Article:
The classical map of the sky, with the 48 Greek constellations, is said to have originated from at least two different pre-Greek traditions. One tradition comprised of the 12 signs of the zodiac and is assumed to have developed over the period 3,200-500 BCE. However, there is still much speculation about the origin of the constellations, as they appear to have evolved in-line with various adaptations of religious belief over centuries, although some research now suggests that they were also subject to some ‘scientific’ development in the sense that they created a useful pictorial coordinate system. Today, we might perceive a coordinate system as a set of imaginary lines from which position can be determined, i.e. latitude and longitude. However, it is possible that the zodiac constellations originally performed a similar function in the form of distinct and recognisable patterns in the night-sky, which possibly made it easier to identify groups of stars without the need of instruments. Moreover, today, reverse engineering this evidence points to a time and place in which the idea of a zodiac might have first originated, i.e. approximately 2700 BCE at about 36° north latitude, which can be linked to the early Sumerian civilization from which Babylon inherited much of its science.
Note: While it is traditionally claimed that the earliest reference to the zodiac originates with the Babylonians, the discovery of an ‘observatory’ in Metsamor, predating the Babylonian kingdom by almost 2,000 years changes the timeline of events of the first recorded example of dividing the year into 12 sections. Using an early form of geometry, the inhabitants of Metsamor were able to create both a calendar and surmise the curvature of the Earth. This discovery along with engravings suggesting 'zodiac creatures' has given support to the idea that the earliest forms of the zodiac may have been developed by ancient people living in the Euphrates valley as early as 4000 BCE.
There is also evidence for a Hindu zodiac, and while the names differ from the Greek form, the symbols are essentially identical. For example, ‘dhanu’ means bow and corresponds to Sagittarius, the ‘archer’, while ‘kumbha’ means ‘water-pitcher’ and corresponds to Aquarius, the ‘water-carrier’. As a consequence, it is assumed that there was a possible earlier exchange of cultural influences, which might be traced back before the Greeks linked to trading between the Sumerian and Babylonian cultures and the Indus Valley Culture millennia before the Greeks. There is also a Chinese Zodiac with a cycle of 12 years, rather than 1, where each year is represented by an animal. This difference is possibly correlated to a ‘ Jupiter Year’ as it takes 12 years for Jupiter to complete one orbit of the Sun. The origin of the Chinese zodiac may also be based on the mythological story of Buddha, who is said to have invited all the animals to a race, where only the first twelve would be included in the Zodiac calendar. It is known from pottery artefacts that the animals of the Chinese zodiac were recorded in the Tang Dynasty, i.e. 618-907 CE, but are also seen on much earlier artefacts from the Warring States Period, i.e. 475-221 BCE. However, others have argued that the animals of the Chinese zodiac were brought to China via the Silk Road, the same central Asian trade route that brought the Buddhist belief from India to China. As such, some scholars have argued that the Chinese zodiac predates Buddhism and has origins in early Chinese astronomy that used the 12-year orbit of Jupiter, while others argue that the use of animals in Chinese astrology began with nomadic tribes in ancient China who developed a calendar based on the animals they used to hunt and gather.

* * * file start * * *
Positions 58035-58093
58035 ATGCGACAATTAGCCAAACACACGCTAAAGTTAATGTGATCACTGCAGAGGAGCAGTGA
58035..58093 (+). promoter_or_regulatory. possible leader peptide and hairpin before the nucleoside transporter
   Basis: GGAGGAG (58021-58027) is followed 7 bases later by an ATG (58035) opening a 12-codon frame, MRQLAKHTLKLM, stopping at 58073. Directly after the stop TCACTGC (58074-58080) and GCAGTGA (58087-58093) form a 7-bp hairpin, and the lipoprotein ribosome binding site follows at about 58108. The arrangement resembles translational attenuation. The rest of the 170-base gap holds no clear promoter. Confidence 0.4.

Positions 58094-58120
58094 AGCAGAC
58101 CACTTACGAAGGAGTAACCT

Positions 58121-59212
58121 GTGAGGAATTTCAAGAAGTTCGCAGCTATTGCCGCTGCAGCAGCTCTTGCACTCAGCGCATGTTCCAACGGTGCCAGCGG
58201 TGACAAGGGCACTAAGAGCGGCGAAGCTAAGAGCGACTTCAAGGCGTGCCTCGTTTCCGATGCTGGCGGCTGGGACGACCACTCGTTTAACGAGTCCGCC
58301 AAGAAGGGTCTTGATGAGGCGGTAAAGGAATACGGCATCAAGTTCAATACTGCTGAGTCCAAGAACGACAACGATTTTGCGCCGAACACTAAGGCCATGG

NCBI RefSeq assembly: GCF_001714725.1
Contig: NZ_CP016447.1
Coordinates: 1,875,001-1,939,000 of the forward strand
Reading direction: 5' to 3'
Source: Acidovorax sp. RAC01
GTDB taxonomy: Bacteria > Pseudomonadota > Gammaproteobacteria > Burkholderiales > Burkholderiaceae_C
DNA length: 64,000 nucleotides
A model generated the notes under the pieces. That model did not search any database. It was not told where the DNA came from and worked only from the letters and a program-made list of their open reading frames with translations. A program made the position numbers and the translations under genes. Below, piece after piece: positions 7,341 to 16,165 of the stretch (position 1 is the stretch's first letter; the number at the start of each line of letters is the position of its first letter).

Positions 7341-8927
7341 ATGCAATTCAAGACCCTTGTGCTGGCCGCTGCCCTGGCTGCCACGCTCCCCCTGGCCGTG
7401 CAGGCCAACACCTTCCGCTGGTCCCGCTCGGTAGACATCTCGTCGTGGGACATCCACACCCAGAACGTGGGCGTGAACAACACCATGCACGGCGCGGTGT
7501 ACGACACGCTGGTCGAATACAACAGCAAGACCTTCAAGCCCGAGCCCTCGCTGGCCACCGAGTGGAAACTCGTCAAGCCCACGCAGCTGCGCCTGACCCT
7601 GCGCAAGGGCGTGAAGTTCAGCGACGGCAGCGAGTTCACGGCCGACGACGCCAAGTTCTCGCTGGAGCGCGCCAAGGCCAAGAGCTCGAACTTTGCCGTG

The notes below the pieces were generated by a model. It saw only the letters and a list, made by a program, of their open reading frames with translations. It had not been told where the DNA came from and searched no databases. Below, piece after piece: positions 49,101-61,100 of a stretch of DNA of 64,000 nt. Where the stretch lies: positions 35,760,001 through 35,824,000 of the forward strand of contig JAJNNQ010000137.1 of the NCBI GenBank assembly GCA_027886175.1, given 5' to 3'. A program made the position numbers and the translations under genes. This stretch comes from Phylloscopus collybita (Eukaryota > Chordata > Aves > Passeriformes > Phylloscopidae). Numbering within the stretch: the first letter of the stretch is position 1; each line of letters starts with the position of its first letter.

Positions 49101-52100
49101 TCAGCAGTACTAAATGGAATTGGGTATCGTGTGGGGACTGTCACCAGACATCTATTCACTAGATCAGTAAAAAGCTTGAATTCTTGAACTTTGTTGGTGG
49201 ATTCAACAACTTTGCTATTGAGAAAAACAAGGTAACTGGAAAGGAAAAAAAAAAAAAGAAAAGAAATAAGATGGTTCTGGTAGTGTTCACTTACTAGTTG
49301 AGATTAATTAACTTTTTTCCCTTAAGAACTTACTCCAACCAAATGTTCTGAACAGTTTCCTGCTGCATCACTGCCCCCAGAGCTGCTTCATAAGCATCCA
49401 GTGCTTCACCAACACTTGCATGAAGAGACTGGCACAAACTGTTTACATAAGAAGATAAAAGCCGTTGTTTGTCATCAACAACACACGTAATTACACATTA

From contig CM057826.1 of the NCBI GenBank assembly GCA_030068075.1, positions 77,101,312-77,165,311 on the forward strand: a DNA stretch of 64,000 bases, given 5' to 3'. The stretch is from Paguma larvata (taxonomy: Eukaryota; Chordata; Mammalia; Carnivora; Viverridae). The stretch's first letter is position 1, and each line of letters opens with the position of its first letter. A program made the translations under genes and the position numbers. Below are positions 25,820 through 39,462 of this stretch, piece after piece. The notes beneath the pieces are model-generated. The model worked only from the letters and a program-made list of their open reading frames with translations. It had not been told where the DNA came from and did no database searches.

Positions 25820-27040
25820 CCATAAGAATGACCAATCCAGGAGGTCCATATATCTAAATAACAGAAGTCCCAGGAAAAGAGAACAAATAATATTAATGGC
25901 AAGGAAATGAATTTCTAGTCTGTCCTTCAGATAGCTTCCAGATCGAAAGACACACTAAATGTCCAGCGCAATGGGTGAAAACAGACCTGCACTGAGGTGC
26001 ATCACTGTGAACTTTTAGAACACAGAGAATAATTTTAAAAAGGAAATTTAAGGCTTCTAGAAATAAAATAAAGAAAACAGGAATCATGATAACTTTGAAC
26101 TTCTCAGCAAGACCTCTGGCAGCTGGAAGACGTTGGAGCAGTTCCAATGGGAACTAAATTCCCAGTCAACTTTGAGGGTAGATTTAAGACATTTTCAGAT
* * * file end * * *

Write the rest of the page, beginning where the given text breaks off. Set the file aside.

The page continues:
So how might we separate earlier astrology from modern-day astronomy?